How a 13-year-old Canadian girl ran the world’s fastest marathon. Imagine a record-setting distance runner. This marathoner you envisage should be a history maker. The fastest in the world, by a long margin. Concentrate. Got a picture in mind?
Nearly 40 years ago, the two Voyager spacecraft left Earth. Aboard each was a time capsule of humanity for extraterrestrials: a golden record containing sounds and images portraying the diversity of life and culture on Earth, including a diagram of DNA, greetings in 55 languages, a map of our solar system's position relative to stellar landmarks, the sound of a kiss, Louis Armstrong's "Melancholy Blues" and "Dark Was the Night -- Cold Was The Ground" by Blind Willie Johnson. Since culture and technology don’t stand still, Science Friday asks: "If humanity were to send another Golden Record to the stars, what would it contain?" An expert panel will review submissions from the public, and a new Golden Record will be unveiled on October 7. [more inside]
What It Takes for an Independent Record Store to Survive Now [Pitchfork Media] Even as legacy music shops continue to shutter across the country, Midwestern institution Used Kids has managed to stay afloat for the last 30 years and counting. How do they do it?
To forestall a German blockade, at the beginning of World War II the Royal Navy built huge, multimegalitre subterranean oil storage tanks across the country. In 2009, the facility at Inchindown in the Scottish Highlands opened for visitors - and something remarkable came to light. [more inside]
Sly Stone leaping and kicking the air in his ultra-70s platform heel boots. Thelonious Monk at the piano, a weapon slung across his shoulder and surrounded by the accoutrements of underground resistance. Bruce Springsteen grinning and leaning on his buddy, sax man Clarence Clemmons. If you're any kind of music fan, these iconic album cover images will probably be familiar to you. And they are only the tip of the iceberg: there were so, so many more designed for Columbia Records, over the years, by art director John Berg, who has just passed on at the age of 83. So long, John, and thanks for all those killer record covers.
Zoo Zajac is a 130,000 sq ft (120,77.4 sq m) pet store in a small town in Germany. The owner, Norbert Zajac, got his first pet, a golden hamster, when he was 4 years old. He started breeding and selling animals at 8 years old. Today his pet store is officially recognized as the largest in the world and has a selection of animals better than many zoos. They stock 250,000 individual animals of 3,000 different species.
Ever wonder what a record needle looks like as it travels down a groove? What about the surface of a DVD? Even if you haven't, you should still take a look (SLYT)
A Guinness World Record Diary: Dr. Strangeline, or How I Learned to Stop Worrying About the Amateur New York Subway Riding Committee and Love the MTA
Cleaning a vinyl record with wood glue. "This trick works because the glue and record are somewhat chemically similar, so the glue only sticks to stuff that's not supposed to be there."
If you've encountered delicately uplifting chimes and bells or a singing saw, seen the contributions of a string quartet in a Sigur Rós video, heard the last recording by Lee Hazlewood and noticed the gentle singing and music, or listened to Yukihiro Takahashi consider words, then you've possibly encountered the Icelandic band amiina. [more inside]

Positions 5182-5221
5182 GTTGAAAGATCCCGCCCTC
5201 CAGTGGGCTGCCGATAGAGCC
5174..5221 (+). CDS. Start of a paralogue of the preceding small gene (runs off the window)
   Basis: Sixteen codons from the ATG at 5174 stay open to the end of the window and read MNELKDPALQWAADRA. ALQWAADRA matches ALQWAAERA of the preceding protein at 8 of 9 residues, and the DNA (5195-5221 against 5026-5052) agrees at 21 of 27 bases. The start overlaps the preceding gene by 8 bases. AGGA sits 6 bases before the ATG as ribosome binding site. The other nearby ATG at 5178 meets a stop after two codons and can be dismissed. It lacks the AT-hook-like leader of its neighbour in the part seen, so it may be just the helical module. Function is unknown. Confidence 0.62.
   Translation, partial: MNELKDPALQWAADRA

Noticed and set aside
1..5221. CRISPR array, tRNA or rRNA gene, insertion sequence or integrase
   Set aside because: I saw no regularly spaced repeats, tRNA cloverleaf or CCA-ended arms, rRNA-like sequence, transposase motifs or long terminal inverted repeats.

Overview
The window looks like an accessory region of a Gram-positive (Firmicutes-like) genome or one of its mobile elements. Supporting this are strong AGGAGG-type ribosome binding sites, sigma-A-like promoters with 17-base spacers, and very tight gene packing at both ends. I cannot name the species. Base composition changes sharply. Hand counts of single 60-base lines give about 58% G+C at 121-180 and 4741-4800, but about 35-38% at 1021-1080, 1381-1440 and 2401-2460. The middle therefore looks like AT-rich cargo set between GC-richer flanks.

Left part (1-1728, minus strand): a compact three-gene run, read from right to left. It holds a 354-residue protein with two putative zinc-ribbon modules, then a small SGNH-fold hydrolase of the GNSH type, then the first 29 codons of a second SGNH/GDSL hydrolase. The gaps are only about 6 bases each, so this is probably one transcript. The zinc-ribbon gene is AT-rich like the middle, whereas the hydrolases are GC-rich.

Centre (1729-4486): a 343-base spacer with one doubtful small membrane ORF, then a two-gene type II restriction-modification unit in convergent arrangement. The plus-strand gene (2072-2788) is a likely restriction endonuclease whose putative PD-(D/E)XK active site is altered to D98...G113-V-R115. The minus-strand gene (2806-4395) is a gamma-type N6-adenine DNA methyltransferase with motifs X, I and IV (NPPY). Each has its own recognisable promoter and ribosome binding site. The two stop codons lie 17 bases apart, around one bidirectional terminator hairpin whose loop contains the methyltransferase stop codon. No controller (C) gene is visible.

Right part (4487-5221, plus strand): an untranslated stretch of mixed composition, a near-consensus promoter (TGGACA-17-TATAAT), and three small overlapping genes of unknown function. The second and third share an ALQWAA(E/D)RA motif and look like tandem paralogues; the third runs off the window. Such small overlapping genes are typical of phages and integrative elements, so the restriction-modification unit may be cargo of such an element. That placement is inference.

"The thought of someone releasing records to not make money always struck me as a fascinating example of how economics and music sometimes make for strange and uncomfortable bedfellows." For a couple of years in the mid-to-late 70's, a few strange record labels popped up with the sole purpose of taking advantage of a little-known loophole in the tax code that allowed record labels to take valuable tax write-offs for unsuccessful releases. These records were often released without the musicians' knowledge and either quickly destroyed, kept in a warehouse, or given in small quantities to a handful of record stores. [more inside]
65 to 70 million U.S. adults, 3 or 4 of every 10, have an arrest or conviction record, greatly reducing their chances of getting a job, if they even get an interview, as many job applications ask applicants to check a box if they have a criminal record. "Ban the Box" is the slogan used by groups who are trying to counter this practice. The ban is spreading with cities and states around the country "banning the box" from government job applications, and some jurisdictions are forcing private employers to ban the question, too. A few major companies have removed such questions from their applications ahead of the local and state requirements, with Target following Wal-Mart's decision (previously).
Target Bans the Box. Target Corp., one of the nation's largest employers, joins the growing number of cities and states to Ban the Box. Most Ban the Box legislation has been targeted towards public employers and contractors, but there has been a growing trend to enact legislation applicable to private employers, including in Target's home-state Minnesota. Target is one of the few private employers to take the step, and as far as I can tell, the largest yet. [more inside]
Japanese baseball's single-season home run record has been broken. Set by the legendary Sadaharu Oh (still holder of the world career home run record) in 1964, it stood for 49 years. In recent years, several players had come close to breaking it... only to be walked for the rest of the season, by teams managed by Oh himself. The record was broken by Wladimir Balentien, who's from Curaçao -- an island familiar to baseball fans partly for its oddball names which combine Dutch, Papiamentu, and other influences. In affectionate tribute, Notgraphs published this guide to figuring out your Curaçaoan name.